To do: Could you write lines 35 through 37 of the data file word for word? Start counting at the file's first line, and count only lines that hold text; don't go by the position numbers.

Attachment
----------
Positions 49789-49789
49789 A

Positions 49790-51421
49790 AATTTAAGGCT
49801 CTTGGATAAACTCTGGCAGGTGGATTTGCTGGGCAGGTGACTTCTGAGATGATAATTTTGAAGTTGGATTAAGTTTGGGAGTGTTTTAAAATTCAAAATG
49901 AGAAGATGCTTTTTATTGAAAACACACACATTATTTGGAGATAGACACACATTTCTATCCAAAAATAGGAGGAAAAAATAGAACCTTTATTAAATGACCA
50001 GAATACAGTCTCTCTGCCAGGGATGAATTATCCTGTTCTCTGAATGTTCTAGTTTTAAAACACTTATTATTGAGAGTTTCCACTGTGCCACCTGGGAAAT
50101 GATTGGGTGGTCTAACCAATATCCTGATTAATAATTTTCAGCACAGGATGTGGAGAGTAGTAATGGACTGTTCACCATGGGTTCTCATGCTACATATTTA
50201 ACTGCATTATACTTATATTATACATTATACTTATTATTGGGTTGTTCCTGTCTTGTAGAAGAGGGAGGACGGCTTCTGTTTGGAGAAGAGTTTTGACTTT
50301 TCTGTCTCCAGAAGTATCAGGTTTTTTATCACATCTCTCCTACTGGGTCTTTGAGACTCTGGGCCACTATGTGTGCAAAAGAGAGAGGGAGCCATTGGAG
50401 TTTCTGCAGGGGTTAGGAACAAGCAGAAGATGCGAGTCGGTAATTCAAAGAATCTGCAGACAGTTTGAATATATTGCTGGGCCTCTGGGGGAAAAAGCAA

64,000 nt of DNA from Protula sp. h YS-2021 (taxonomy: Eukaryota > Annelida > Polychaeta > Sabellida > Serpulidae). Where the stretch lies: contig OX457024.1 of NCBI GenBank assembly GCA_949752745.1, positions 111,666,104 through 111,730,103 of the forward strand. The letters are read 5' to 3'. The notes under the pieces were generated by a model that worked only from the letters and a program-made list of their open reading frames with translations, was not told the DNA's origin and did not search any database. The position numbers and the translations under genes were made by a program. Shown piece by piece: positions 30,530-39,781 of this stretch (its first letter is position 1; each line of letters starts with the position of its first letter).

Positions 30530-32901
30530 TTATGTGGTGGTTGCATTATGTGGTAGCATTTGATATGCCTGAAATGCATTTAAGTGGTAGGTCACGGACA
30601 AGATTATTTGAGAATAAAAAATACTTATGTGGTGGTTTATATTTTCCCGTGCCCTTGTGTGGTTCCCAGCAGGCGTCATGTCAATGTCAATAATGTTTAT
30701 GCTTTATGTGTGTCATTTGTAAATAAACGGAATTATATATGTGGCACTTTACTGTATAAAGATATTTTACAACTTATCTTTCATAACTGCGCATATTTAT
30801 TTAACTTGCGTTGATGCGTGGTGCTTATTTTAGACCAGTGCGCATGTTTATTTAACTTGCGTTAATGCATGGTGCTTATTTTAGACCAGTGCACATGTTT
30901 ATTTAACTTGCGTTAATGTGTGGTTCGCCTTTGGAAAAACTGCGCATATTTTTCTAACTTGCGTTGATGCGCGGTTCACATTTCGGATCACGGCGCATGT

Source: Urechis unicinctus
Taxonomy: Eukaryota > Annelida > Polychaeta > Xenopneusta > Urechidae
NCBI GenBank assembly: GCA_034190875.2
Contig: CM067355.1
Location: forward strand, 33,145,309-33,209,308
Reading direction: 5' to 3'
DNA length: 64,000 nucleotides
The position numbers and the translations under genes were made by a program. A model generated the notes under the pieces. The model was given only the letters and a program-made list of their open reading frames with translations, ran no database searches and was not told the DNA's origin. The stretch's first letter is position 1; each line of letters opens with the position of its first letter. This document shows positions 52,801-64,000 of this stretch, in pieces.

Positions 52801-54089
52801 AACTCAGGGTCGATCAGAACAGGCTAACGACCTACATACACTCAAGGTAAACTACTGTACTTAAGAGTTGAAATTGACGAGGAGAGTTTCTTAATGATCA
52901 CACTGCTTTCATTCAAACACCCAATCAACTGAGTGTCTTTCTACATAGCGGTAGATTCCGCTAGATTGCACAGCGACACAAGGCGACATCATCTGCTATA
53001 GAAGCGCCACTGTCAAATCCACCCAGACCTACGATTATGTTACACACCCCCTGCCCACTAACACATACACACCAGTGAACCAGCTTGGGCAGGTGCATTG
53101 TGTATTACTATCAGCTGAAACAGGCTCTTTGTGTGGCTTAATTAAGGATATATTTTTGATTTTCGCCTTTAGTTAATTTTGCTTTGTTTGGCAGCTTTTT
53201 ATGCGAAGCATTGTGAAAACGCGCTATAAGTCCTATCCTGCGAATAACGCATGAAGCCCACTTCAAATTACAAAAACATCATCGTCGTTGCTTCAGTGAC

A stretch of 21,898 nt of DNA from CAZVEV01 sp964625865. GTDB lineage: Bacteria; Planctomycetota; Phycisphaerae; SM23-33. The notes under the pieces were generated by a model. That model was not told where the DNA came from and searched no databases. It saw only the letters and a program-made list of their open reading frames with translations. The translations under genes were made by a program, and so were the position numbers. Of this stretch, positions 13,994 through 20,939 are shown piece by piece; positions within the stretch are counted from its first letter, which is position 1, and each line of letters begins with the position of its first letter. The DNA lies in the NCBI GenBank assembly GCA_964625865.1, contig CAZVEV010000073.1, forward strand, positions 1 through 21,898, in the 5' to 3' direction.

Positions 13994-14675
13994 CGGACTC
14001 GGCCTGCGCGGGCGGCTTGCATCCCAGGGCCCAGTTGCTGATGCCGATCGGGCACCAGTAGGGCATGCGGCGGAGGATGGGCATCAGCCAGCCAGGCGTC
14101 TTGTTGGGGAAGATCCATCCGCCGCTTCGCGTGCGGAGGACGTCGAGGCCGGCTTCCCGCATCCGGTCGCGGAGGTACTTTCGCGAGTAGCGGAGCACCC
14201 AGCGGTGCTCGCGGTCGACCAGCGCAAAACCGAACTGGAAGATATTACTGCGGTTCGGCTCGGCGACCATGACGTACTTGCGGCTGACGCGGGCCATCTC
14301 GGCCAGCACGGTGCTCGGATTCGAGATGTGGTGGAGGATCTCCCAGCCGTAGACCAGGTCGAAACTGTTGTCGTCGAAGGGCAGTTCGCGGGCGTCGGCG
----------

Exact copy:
13994 CGGACTC
14001 GGCCTGCGCGGGCGGCTTGCATCCCAGGGCCCAGTTGCTGATGCCGATCGGGCACCAGTAGGGCATGCGGCGGAGGATGGGCATCAGCCAGCCAGGCGTC
14101 TTGTTGGGGAAGATCCATCCGCCGCTTCGCGTGCGGAGGACGTCGAGGCCGGCTTCCCGCATCCGGTCGCGGAGGTACTTTCGCGAGTAGCGGAGCACCC